Adding a house to the real estate market should be simple. However, a home seller must consider various factors before listing a home, or risks missing out on opportunities to stir up interest from potential homebuyers.
Some of the top factors to consider before you list a residence include:
1. Your Home's Interior and Exterior
Ultimately, your home only gets one chance to make a positive first impression on homebuyers. If a home seller dedicates the necessary time and resources to update a house's interior and exterior, he or she may be able to increase the likelihood of a quick home sale.
To improve a house's interior, it is important to declutter as much as possible. Remove any non-essential items from a home; these items can be sold at a garage sale or online or put into a storage unit until a home sells.
Furthermore, to enhance a home's exterior, a home seller should mow the front lawn, trim the hedges and perform assorted home exterior maintenance projects. With a dazzling home exterior, a home seller can help his or her residence stand out from other available houses.
2. The Local Housing Market
How does your home stack up against the competition? Study the local housing market closely, and you should have no trouble establishing a competitive price for your home.
Examine the prices of available residences that are similar to your own. Also, take a look at the prices of recently sold houses in your city or town. With this housing market data in hand, you can understand whether you're preparing to operate in a buyer's or seller's market and price your residence appropriately.
3. Home Appraisal Results
When it comes to getting a home ready for the real estate market, it never hurts to conduct a home appraisal.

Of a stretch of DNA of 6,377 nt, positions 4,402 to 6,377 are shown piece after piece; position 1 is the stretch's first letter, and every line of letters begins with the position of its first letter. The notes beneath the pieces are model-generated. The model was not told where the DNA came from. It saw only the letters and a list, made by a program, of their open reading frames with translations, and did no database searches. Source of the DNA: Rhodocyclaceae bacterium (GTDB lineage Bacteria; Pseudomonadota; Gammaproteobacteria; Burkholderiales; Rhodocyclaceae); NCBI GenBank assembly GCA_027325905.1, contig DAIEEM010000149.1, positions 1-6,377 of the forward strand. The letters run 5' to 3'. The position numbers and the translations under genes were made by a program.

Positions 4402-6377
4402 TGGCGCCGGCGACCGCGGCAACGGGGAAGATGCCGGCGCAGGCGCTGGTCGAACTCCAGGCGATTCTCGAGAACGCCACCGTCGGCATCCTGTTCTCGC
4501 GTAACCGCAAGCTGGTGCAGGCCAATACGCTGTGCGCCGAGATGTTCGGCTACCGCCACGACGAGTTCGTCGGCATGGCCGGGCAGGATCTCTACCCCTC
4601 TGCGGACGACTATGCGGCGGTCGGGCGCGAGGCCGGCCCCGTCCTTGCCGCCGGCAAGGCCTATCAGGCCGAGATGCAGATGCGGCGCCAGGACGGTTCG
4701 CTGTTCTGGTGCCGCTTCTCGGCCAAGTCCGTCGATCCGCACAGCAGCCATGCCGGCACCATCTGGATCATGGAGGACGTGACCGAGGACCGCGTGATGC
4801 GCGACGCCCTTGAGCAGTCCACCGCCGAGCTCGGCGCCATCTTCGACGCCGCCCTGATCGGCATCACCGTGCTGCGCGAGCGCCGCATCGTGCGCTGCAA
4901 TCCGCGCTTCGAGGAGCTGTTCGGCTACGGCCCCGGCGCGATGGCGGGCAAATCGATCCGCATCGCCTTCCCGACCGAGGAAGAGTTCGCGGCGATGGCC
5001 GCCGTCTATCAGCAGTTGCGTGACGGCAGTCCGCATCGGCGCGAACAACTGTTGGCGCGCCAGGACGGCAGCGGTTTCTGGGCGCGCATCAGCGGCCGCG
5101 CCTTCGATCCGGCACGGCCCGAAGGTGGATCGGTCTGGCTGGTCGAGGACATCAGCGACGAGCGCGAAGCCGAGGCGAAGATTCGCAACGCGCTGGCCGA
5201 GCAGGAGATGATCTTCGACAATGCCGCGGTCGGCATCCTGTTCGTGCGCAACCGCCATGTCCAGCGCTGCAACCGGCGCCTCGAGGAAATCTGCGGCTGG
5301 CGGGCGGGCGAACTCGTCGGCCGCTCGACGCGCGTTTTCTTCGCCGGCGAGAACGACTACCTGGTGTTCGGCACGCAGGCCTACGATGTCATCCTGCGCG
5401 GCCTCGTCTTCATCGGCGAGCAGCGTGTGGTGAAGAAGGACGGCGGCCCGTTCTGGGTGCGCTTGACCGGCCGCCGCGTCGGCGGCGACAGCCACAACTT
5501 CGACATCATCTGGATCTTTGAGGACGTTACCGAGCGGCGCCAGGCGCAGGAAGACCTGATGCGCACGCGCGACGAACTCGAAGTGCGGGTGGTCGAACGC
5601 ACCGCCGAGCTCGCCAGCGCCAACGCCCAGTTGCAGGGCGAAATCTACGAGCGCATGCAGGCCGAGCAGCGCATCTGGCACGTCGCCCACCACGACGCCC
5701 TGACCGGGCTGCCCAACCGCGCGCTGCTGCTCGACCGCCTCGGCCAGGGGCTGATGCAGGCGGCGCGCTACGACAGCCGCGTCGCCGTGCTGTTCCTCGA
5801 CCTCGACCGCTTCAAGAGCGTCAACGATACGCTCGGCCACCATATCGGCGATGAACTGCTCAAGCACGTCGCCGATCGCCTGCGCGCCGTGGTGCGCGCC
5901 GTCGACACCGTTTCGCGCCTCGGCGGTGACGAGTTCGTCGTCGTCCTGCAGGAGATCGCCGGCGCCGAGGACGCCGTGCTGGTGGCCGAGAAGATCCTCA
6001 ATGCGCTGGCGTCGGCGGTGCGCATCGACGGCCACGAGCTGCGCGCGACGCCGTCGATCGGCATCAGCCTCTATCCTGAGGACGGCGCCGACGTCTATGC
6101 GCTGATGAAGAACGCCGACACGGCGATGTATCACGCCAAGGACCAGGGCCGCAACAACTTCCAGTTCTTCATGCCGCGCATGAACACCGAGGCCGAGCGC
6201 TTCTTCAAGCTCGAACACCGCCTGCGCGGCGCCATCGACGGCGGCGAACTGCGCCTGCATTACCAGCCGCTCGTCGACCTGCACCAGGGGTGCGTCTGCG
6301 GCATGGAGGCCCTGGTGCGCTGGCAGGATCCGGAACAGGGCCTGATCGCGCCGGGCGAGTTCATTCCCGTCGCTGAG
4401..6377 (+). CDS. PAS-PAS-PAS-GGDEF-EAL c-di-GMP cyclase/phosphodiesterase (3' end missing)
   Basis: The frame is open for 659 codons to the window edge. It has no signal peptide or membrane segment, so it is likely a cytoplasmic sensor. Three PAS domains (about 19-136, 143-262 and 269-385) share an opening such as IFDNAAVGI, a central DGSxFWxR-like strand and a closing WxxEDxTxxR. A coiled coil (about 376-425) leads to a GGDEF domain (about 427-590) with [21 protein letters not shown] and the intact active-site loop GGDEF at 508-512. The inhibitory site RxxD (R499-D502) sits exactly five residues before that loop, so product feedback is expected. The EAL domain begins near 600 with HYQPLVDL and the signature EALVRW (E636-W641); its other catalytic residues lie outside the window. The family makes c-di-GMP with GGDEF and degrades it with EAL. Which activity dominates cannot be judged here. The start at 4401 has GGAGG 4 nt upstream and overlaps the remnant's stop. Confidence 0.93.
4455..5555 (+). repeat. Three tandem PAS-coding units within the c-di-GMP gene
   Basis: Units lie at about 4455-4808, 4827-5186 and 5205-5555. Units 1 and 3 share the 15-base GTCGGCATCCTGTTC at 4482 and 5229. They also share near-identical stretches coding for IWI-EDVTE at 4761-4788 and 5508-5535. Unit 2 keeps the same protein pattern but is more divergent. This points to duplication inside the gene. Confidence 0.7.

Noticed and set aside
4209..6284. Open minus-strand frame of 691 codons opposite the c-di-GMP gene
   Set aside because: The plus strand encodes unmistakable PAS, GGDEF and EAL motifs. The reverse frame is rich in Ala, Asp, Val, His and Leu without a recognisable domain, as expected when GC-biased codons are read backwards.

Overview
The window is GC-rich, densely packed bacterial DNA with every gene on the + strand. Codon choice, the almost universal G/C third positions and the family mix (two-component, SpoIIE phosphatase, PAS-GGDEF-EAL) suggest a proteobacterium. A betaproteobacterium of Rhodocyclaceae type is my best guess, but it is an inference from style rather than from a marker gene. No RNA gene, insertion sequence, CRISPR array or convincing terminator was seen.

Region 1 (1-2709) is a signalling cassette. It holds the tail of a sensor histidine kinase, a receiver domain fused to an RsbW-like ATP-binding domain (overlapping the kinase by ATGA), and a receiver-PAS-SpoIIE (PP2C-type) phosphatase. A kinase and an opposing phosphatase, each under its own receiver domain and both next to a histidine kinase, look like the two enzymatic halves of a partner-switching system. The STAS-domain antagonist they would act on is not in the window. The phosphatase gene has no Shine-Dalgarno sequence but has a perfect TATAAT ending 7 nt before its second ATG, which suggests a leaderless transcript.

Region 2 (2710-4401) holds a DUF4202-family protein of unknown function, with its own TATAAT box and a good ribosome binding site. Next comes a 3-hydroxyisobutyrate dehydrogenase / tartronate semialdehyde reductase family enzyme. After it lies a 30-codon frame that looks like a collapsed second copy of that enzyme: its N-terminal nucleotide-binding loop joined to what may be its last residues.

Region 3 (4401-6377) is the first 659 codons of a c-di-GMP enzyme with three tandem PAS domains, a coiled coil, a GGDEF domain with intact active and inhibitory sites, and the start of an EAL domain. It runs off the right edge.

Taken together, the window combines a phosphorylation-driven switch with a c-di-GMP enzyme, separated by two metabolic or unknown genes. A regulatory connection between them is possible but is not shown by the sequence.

During a home appraisal, a property inspector will assess a house's condition. After the appraisal is finished, this inspector will provide a homeowner with a copy of a home appraisal report.
A home appraisal report offers valuable insights into a home's condition and enables a home seller to prioritize myriad home improvement projects. As such, the report may help a home seller find ways to enhance a residence before he or she adds it to the real estate market.
Lastly, if you're looking to list a house in the foreseeable future, working with a real estate agent is key.
A real estate agent is happy to help you prep your residence for the housing market. He or she will offer honest, unbiased home selling recommendations and ensure you can upgrade your house as needed. Plus, this housing market professional will set up home showings and open houses, negotiate with homebuyers on your behalf and do whatever it takes to help you sell your residence.
Get your house ready for the real estate market – consider the aforementioned factors, and you can transform an ordinary residence into an awe-inspiring home.